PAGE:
Embattled ex-NYPD sergeants’ union loudmouth Ed Mullins has filed for retirement amid a federal probe into alleged misuse of the union’s finances.
Mullins, 59, submitted his retirement application late Wednesday after stepping down as president of the Sergeants Benevolent Association, with his departure date from the NYPD scheduled for Nov. 5, law enforcement sources told The Post Thursday.
The firebrand mouthpiece joined the department on Jan. 25, 1982, and took over the union leadership in 2002.
He earned $133,000 last year, records show.
His retirement isn’t expected to impact the federal probe — but could allow him to dodge departmental charges he faces over his offensive social media posts.
Mullins quit as head of the SBA after FBI agents raided its offices in Lower Manhattan and seized computers from his Port Washington, Long Island, home Tuesday amid allegations of theft of union funds.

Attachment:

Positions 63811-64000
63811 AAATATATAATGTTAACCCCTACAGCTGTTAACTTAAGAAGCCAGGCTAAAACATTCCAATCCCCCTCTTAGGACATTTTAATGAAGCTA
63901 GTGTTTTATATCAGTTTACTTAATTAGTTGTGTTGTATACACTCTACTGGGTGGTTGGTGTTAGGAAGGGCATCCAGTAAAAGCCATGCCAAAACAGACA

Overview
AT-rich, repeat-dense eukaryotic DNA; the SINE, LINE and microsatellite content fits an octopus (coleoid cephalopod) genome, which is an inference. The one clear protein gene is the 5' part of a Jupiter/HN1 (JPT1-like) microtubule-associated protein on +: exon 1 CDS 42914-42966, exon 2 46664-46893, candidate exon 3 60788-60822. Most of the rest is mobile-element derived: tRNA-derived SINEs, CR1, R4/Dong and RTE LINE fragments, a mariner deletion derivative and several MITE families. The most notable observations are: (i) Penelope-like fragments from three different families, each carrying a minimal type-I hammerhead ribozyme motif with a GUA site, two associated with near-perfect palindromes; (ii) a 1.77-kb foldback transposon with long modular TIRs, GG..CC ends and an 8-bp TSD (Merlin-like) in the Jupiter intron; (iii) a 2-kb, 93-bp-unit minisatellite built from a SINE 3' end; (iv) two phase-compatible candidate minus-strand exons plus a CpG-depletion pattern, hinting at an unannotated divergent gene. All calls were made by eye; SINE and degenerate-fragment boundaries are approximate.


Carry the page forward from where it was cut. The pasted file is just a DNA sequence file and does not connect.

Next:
The FBI confirmed the raid Wednesday but would not discuss details of the probe.
High-ranking law enforcement officials told The Post the feds are investigating the possible misappropriation of union funds and seeking evidence of mail and wire fraud.
Mullins was holed up in his home on Wednesday and declined to comment to reporters who were camped outside the home.
“I’m not making any statements,” he said. “It is what it is at this point.”
The SBA is the NYPD’s second-largest union and the fifth-largest police union in the country. It represents 13,000 members and controls a $264 million retirement fund.
Union officials told members Wednesday that its “funds are good,” and said it would not be providing Mullins with legal representation.
SBA vice president Vincent Vallelong has taken over the union’s leadership.